- About Javascript
- Javascript Basics
- Strings, Arrays and Objects
- Control Structures
- Functions, Scope and Closures
- Object Functions, Constructors and Prototypes
- Javascript Next

Example code based on

LearnXinYminutes

and licensed under

CC Attribution-Share 3

# Javascript Basics

Javascript's basic *syntax* is similar to Java's, despite being very different languages.

Besides trying out code in the Learneroo challenges, you can also use your browser's console. See Chrome help or Firefox Help.

### Comments and Semicolons

```
// Comments are like C. Single-line comments start with two slashes,
/* and multiline comments start with slash-star
and end with star-slash */
// output will be shown with // =
1+1 // = 2
// Statements can be terminated by ;
doStuff();
// ... but they don't have to be, as semicolons are automatically inserted
// wherever there's a newline, except in certain cases.
doStuff()
// Because those cases can cause unexpected results,
// we'll keep on using semicolons in this guide.
```

### Numbers

JavaScript has one number type (a 64-bit IEEE 754 double), with a 52-bit significand, which is enough to store integers up to about 9✕10¹⁵ precisely.

```
3; // = 3
1.5; // = 1.5
// All the basic arithmetic works as you'd expect.
1 + 1; // = 2
8 - 1; // = 7
10 * 2; // = 20
35 / 5; // = 7
4 % 3 // = 1 //Modulus
// Including uneven division.
5 / 2; // = 2.5
// Bitwise operations also work; when you perform a bitwise operation your float
// is converted to a signed int *up to* 32 bits.
1 << 2; // = 4
// Standard order of operations with parentheses first.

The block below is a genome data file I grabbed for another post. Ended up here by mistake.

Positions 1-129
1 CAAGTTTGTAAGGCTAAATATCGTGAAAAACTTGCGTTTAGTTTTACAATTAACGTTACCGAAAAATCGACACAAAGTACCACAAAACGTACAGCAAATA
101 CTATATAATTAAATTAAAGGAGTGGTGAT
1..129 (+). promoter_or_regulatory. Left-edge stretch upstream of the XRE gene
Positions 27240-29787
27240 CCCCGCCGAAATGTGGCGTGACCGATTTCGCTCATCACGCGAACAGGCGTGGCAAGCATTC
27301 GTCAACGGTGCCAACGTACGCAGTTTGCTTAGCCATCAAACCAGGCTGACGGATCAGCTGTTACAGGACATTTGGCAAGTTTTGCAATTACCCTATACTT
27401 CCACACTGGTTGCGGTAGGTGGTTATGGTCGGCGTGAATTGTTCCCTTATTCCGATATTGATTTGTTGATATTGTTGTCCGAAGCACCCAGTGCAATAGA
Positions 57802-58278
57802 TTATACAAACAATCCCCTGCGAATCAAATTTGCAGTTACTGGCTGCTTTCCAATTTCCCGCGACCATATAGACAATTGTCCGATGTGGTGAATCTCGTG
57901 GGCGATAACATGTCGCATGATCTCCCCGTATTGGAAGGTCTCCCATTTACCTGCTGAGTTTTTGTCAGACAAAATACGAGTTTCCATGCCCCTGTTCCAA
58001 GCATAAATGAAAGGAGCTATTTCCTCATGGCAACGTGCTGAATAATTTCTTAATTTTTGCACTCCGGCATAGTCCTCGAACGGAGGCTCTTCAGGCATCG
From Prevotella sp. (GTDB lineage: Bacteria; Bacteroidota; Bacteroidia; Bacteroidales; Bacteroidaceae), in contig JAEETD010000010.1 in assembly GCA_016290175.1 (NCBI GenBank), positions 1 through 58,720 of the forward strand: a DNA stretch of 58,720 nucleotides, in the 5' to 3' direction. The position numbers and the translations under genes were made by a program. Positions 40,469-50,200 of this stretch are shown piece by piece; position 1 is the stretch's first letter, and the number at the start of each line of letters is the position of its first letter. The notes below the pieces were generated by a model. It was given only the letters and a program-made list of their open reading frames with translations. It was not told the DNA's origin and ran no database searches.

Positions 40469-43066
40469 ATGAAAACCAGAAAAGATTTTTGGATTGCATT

(1 + 3) * 2; // = 8
// Use the Math object¹ for more advanced math:
Math.pow(2, 5); // = 32
Math.sin(Math.PI / 2); // = 1
// There are three special not-a-real-number values:
Infinity; // result of e.g. 1/0
-Infinity; // result of e.g. -1/0
NaN; // result of e.g. 0/0
```

1. See Javascript Math Docs

### Equality and comparisons

See below for Javascript's unusual equality checks.

```
// boolean type.
true // = true
false // = false
// Negation uses the ! symbol
!true; // = false
!false; // = true
// Comparisons
1 < 10; // = true
1 > 10; // = false
2 <= 2; // = true
2 >= 2; // = true
// Equality (recommended form)
1 === 1; // = true
2 === 1; // = false
// Inequality (recommended)
1 !== 1; // = false
2 !== 1; // = true
// With just two characters, == and != will do automatic type coercion:
"5" == 5; // = true
6 != "6" // = false
false == 0; // = true
// Which can lead to some unexpected results, so its use is discouraged:
'' == '0'; // = false
0 == ''; // = true //??
// null and undefined
null; // used to indicate a deliberate non-value
undefined; // used to indicate a value is not currently present
// false, null, undefined, NaN, 0 and "" are falsy; everything else is truthy.
// Note that 0 is falsy and "0" is truthy, even though 0 == "0".
!null // = true
!undefined // = true
!"0" // = false
!5 // = false
//Logical Operators: && (And), || (Or)
3>2 && 2>1; // true
2>3 && 2>1; // false
2>3 || 2>1; // true
```

### Variables

```
// Variables are declared with the var keyword.
// Javascript is dynamically typed, so you don't specify a type.
var someVar = "hello";
someVar = 5;
// if you leave the var keyword off, you won't get an error...
someOtherVar = 10;
// ...but your variable will be created in the global scope, which is not recommended.
// Variables declared without being assigned to are set to undefined.
var someThirdVar; // = undefined
// Shorthand for performing math operations on variables:
someVar += 5; // = 10 equivalent to: someVar = someVar + 5;
someVar *= 10; // = 100
// even-shorter-hand for adding or subtracting 1
someVar++; // now someVar is 101
someVar--; // back to 100
```

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### Challenge

*a ^{b}* is considered

*powerful*if (and only if) both of the following 2 conditions are met:

- a
^{b}>= 2 * b^{2} - a
^{b}>= (a*b)^{2}

return `true`

if *a ^{b}* is powerful and

`false`

otherwise. Please sign in or sign up to submit answers.

Alternatively, you can try out Learneroo before signing up.